Acceptance, Christianity, Chronic Illness, Community, Courage, Emotional Health, Faith, Gratitude, Health, Hope, Monday Mornings, Recovery, Self-Acceptance, Service to Others, Sobriety, Spirituality, Stories, Thoughts From the Porch, Transformation, What Can I Do, World AIDS Day 2018, Writing

What defines us?

Thoughts From the Porch: I’ve spent a great deal of time in reflection over the last couple of days. I’ve experienced a lot of gratitude this weekend. Quite honestly, I wondered whether I should share it with a wider audience.

Saturday, December 1st was the thirtieth anniversary of Worlds AIDS Day. The theme this year was “Know your status”. According to the World Health Organization, over a million people a year die from AIDS because they either didn’t know their status or started treatment too late. HIV/AIDS doesn’t need to be a death sentence. Advances in treatment have made HIV/AIDS a treatable chronic condition. AIDS patients know that adherence to treatment regimens help them lead long, productive, happy lives. But that doesn’t happen is one doesn’t know their status.

You can only address the problem when you recognize the problem.

AIDS rarely makes the news anymore. Lack of coverage doesn’t mean it’s gone away. In fact, in sub-Saharan Africa, a girl between the ages of15 and 24, becomes infected with HIV every minute of every day. Every minute. Every day.

Mark World AIDS Day 2018 by “knowing your status”.

Having said that, December 1st also marks thirteen years since my personal rebirth. On that day I began a journey I thought impossible for someone like me. I’m one of the few who get to live “two lives in one lifetime” as Margaret often reminds me. It was ironic that it was also World AIDS Day, but I wouldn’t see the irony until five months later…

Professionally, I refrain from discussing the events of all those years ago for a couple of reasons. One, to do so is somewhat suicidal in the business world. Self-disclosure, particularly of one’s failures, even when followed by success, is frowned upon in the professional community. Secondly, many misconceptions and fear lead to conscious and unconscious prejudices that are somewhat detrimental to business owners such as me.

However, I have difficulty separating my professional life from my personal life. The events of my sixty years, and particularly the last thirteen of them, have shaped who I am today.

 Saturday marked thirteen years of my recovery journey, and more importantly, my relationship with God. That may not be a big deal to many folks, but it is to me. I never thought it possible. Looking back, I’m incredibly grateful for the “gift of desperation”.

 I remember when I celebrated my first year in recovery, I proudly told my mom I hadn’t used any mind-altering substances for a year. She looked at me and said, “So, I haven’t used them in seventy-seven years”. She always had a way of putting things in perspective. Seeking recognition for something that most people do normally seems kind of foolish when I think about it.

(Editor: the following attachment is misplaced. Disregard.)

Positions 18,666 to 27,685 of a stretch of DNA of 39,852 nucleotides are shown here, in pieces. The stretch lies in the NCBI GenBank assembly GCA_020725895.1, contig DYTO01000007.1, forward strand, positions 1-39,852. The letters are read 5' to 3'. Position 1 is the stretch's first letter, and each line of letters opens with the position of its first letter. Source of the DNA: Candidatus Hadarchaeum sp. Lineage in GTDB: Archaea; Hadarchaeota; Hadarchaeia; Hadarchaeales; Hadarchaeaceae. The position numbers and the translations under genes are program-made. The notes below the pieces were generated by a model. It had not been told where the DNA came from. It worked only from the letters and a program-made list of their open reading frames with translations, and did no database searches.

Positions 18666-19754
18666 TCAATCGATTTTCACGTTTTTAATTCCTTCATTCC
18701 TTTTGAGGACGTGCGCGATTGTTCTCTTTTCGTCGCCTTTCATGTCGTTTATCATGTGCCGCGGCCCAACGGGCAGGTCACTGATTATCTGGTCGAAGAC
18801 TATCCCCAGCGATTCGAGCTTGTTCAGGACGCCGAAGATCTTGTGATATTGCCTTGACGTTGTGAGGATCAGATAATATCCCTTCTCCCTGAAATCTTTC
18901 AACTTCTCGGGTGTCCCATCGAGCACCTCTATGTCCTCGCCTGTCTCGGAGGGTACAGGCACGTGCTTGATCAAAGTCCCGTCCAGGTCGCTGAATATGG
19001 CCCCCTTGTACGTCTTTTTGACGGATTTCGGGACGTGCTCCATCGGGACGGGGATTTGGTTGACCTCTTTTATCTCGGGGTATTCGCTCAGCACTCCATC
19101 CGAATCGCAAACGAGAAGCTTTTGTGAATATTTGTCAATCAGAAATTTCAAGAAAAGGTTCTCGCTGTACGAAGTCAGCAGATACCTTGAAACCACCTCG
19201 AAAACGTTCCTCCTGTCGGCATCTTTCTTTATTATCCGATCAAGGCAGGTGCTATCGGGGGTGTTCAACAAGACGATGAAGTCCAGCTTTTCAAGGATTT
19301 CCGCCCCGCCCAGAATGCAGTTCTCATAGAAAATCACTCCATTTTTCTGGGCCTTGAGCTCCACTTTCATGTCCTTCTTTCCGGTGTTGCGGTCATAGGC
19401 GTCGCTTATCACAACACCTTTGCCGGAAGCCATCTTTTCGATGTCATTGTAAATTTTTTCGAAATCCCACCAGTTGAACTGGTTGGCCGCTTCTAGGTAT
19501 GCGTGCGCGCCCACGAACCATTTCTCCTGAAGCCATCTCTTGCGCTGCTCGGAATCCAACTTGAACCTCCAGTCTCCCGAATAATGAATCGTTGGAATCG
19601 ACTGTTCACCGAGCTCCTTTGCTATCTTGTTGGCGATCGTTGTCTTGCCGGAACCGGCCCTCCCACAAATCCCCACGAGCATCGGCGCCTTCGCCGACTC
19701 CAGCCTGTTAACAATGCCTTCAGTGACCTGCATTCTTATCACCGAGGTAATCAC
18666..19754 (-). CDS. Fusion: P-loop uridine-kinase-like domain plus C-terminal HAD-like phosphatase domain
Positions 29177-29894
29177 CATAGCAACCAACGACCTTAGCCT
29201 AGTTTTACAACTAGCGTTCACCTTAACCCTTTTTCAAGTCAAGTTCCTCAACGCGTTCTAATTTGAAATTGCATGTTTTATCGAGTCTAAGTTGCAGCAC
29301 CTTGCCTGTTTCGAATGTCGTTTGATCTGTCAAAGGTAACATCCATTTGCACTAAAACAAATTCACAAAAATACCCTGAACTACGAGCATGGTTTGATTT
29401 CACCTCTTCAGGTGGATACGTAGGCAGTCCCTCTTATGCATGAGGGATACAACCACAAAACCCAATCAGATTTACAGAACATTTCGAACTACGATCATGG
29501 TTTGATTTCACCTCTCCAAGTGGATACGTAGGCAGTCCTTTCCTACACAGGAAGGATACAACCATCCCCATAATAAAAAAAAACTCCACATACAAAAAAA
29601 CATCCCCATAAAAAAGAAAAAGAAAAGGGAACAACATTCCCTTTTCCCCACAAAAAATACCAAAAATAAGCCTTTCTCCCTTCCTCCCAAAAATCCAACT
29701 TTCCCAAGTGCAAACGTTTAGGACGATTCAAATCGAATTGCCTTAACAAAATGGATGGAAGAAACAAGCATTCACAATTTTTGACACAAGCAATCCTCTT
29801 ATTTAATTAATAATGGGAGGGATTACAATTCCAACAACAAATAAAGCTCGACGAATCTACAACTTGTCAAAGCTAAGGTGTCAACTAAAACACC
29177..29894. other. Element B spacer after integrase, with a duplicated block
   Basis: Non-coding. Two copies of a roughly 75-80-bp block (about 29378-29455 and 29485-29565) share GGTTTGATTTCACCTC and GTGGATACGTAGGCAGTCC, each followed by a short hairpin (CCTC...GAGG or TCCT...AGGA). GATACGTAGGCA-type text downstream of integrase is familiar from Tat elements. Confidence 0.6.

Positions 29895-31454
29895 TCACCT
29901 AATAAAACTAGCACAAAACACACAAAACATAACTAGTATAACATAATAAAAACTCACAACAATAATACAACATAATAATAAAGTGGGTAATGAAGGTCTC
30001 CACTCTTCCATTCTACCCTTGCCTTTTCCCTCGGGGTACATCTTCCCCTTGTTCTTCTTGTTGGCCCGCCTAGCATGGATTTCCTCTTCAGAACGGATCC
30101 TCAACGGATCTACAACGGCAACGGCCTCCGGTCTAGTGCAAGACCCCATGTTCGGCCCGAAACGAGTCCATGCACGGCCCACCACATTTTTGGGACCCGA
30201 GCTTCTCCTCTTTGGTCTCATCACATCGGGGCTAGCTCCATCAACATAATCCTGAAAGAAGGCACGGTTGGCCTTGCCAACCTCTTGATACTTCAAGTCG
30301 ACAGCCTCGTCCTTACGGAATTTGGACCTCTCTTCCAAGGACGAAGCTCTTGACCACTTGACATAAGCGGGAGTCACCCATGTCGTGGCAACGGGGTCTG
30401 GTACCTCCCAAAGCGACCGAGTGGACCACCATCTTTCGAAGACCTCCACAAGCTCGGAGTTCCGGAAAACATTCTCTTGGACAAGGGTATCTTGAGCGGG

However, to diminish the miracle of recovery would be just as unwise. I still remember the hopelessness, degradation, and desperation I felt the day before I began the recovery journey. I also know what it is to experience the depth of God’s infinite grace. To refrain from sharing it would be quite selfish, and selfishness is not something I wish to entertain any longer. Besides, the more I share, the more there is to receive. Go figure. The more I give the more I have. Let that one sink in…

Life didn’t stop showing up just because I began the recovery journey. I’d been clean and sober for about five months when the consequences of my past caught up with me. I was diagnosed with AIDS. Not HIV positive, mind you, but full-blown AIDS.

The level of CD-4, or T-cells, those wonderful components of the immune system the HIV virus attacks and destroys, determines whether one receives an HIV or AIDS diagnosis and thus, the treatment protocol. Simply put, AIDS patients have a CD-4 count of less than two hundred, while HIV positive individuals have a count above the two hundred mark.

Everything I knew at the time about HIV/AIDS was that people who had it died. Thirteen years later, I see it a little differently. I learned my status and I could do something about it.

 I live a pretty marvelous life these days. My wife Margaret and I are what’s called a “magnet couple”. She’s negative and I’m positive, HIV speaking. I’m a good husband, father, and grandfather, at least I hope so. I have a wealth of wonderful relationships that I didn’t think possible all those years ago. I’m not defined by my failures, but rather, refined by them. No one should be. Think about that next time you look in the mirror or think about the person in front of you…

 

 The irony of having the same clean date as World AIDS Day isn’t lost on me. It’s a constant reminder that choices have consequences. It enables me to make better choices (at least I hope so…). It’s also a daily reminder of “who’s” I am and that His grace is what defines me today…

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